On Writing – Stephen King

Its funny how sometimes you get recommended a book and this is one that I was recommended by Stella Duffy when we met recently. Now I love it when you get authors recommendations in the book sections of all the broadsheets, being given a recommendation by an author in the flesh I would have been stupid not to have read this book as someone who wants to write. I admit I have never yet read a Stephen King novel so it might seem odd reading one of his non fiction books. I have seen all the movies made from his novels though, does that count?

‘On Writing’ is a delightful mix of memoir and hints and tips of how King feels he writes and as a million selling author how could you not want to hear his story? He gives you his rules, and that’s the important bit, this is his story and his rules he at no point preaches to you at all and that is rare in books on ‘how to write’. Its not just his techniques he discusses, what makes this such an original and interesting read is he tells you how the ideas form and where he gets his inspiration. I haven’t read any books where an author will go into that much detail and it makes it so much more insightful to writers and none writers alike.

Amongst all this King gives a personal, honest and detailed insight into the horrific accident where he was nearly killed by a drunk driver. So in the end you are getting three books, a book of ‘how you can write’, a book of funny memoirs, and the writings of a man who has been close to death and wants to live. He deals with this in a factual manner, no high drama, the facts his real feelings and nothing more or less.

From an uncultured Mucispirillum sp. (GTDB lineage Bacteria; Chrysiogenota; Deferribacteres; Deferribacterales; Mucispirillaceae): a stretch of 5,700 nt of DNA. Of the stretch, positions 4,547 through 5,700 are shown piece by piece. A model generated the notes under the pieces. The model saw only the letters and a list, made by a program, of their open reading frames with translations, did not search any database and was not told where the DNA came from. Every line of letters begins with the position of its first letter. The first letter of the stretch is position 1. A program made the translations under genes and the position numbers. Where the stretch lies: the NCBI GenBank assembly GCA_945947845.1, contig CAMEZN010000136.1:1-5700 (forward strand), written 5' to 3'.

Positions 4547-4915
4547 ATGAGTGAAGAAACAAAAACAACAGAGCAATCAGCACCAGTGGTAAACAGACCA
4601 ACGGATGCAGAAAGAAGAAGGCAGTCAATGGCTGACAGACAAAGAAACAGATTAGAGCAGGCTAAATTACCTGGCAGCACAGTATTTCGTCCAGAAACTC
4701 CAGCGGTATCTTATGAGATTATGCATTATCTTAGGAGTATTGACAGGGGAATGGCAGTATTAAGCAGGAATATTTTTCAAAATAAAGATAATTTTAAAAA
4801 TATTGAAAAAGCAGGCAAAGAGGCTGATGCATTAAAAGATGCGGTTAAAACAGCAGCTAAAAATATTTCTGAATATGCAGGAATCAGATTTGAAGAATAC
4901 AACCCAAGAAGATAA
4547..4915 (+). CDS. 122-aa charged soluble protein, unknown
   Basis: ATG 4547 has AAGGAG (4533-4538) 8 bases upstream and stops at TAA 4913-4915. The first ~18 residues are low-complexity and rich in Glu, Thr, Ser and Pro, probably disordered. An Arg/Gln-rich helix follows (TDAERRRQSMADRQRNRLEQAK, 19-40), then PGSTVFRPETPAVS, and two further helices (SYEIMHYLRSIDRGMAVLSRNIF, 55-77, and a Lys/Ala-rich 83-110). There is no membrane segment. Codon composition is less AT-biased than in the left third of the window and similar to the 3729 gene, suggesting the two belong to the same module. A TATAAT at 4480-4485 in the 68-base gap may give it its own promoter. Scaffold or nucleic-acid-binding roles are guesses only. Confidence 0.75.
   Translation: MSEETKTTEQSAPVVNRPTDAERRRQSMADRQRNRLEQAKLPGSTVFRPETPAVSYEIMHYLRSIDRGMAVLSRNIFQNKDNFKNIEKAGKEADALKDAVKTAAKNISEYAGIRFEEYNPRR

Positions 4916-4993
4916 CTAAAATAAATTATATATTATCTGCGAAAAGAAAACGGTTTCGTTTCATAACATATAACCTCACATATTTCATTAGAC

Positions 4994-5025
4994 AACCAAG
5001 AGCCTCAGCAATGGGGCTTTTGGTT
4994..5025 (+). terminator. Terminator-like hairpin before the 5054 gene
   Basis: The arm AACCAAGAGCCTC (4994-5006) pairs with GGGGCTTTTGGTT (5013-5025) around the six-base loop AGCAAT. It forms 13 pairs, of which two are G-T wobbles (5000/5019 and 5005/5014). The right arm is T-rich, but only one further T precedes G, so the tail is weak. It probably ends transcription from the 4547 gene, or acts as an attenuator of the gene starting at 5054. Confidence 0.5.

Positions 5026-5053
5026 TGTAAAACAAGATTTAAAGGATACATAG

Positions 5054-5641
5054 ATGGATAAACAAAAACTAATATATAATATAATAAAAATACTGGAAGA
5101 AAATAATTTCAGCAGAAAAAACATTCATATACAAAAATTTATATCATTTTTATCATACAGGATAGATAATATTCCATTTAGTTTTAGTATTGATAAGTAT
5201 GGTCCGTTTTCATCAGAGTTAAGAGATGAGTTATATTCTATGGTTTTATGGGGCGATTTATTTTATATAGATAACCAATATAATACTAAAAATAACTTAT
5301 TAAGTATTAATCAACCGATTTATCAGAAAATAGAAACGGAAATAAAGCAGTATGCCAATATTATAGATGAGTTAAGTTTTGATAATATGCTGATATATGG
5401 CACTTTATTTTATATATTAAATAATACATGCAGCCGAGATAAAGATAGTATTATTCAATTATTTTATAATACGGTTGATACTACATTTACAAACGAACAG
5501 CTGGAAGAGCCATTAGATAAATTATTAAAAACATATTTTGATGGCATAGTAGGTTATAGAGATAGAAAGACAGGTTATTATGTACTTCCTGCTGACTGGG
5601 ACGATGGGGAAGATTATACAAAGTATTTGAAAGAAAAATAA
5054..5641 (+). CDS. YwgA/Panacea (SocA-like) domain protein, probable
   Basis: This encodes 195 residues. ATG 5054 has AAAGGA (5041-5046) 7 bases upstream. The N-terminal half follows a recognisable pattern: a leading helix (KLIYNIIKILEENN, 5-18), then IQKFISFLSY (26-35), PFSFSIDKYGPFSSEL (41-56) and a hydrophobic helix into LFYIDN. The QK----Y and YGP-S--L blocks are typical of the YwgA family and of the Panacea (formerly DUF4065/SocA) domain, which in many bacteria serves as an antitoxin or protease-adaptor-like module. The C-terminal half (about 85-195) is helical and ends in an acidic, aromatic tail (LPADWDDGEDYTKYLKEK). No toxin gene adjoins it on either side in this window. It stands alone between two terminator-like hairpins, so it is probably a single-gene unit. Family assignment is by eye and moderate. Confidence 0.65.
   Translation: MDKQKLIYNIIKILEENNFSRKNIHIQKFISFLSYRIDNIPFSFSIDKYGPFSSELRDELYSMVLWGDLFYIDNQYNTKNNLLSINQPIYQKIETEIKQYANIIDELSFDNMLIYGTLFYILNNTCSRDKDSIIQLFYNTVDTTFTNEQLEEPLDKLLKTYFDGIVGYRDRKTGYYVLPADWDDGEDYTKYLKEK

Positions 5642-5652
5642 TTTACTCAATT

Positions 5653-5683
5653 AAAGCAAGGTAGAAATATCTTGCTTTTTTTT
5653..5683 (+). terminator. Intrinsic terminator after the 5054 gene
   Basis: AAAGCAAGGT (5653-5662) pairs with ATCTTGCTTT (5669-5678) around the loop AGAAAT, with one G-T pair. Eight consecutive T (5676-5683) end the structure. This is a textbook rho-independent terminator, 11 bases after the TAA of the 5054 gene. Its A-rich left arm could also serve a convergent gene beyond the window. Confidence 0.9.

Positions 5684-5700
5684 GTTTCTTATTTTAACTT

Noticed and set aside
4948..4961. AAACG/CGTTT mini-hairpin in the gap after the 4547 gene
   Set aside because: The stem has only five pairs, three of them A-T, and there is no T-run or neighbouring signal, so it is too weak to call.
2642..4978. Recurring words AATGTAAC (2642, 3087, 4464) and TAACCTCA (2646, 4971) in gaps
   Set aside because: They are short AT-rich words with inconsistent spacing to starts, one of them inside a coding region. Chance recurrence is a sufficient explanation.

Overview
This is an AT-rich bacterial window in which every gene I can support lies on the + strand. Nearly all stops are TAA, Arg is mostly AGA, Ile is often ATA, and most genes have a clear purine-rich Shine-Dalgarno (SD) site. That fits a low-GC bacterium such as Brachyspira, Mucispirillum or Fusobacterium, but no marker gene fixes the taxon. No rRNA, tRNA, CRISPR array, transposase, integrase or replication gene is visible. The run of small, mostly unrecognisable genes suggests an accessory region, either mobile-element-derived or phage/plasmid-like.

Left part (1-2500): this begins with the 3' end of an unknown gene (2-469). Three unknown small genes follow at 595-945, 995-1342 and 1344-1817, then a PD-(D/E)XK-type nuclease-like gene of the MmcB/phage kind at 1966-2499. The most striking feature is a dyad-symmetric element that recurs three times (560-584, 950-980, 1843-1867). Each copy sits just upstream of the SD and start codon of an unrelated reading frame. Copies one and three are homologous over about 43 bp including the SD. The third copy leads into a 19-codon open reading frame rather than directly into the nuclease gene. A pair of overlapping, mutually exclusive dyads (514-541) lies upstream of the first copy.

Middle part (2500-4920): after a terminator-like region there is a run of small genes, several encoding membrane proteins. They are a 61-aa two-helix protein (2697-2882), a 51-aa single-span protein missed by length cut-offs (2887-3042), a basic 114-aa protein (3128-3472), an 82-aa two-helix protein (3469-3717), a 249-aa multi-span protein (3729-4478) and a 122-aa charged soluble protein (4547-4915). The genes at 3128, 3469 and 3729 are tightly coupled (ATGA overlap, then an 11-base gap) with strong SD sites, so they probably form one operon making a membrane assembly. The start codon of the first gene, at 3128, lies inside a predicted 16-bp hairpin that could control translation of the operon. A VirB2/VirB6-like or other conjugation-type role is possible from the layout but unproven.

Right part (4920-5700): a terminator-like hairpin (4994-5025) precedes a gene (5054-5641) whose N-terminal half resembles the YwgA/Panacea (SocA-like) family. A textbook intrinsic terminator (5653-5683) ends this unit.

It’s not a mammoth book but is fairly long, you will through it. King writes with such humour and with such an honest unpretentious voice that you feel like a friend is having a nice chat with you. Nothing is over done or over dramatised or over exaggerated its sharp and snappy.

3 Comments

Filed under Hodder & Stoughton, Review, Stephen King

3 responses to “On Writing – Stephen King

  1. Tish Varona

    Simple yet excellent review for this book. Much like Stephen King’s writing. I have no shame in admitting that King is y favourite author amd for a very good reason. I’ve had my sisters brush him off at first because they found him “too mainstream” due to his well-deserved popularity but there is a reason why he sells millions of books. He’s brilliant and I would be more than happy to recommend a few novels of his if you want.

  2. I love most of Kings’ books. He is my favorite author – I have yet to find another writer who can make me “believe” his stories the way he does. From “Needful Things” to “Salem’s Lot” to his “Dark Tower” series, he can spin a tale that actually makes you live the story together with his characters. Oh, I could go on for a while here but you get my point. 🙂
    I loved On Writing, too.

  3. Jenny

    This was the first of Stephen King’s books that I read – recommended by the tutor on a summer writing course I took in 2009.

    Like others, I had been put off by King’s often gruesome choice of subject, and was, I suppose, a bit snobbish about reading something so mainstream. Well, I was wrong. When I read this book, I was bowled over by his accomplished style and thoughtful approach. I realised I needed to revise my viewpoint and try some other of King’s writing. I have since read a collection of his short stories and several of his novels. They seem to get better and better!

    For the reader new to Stephen King, I recommend the story collection ‘Just after sunset’ and his novel ‘11.22.63’ (if you can get past the irritation of the US date format). The former published in 2008 and the latter in 2011, so both quite recent works, which I consider among the best of his that I’ve read – so far.

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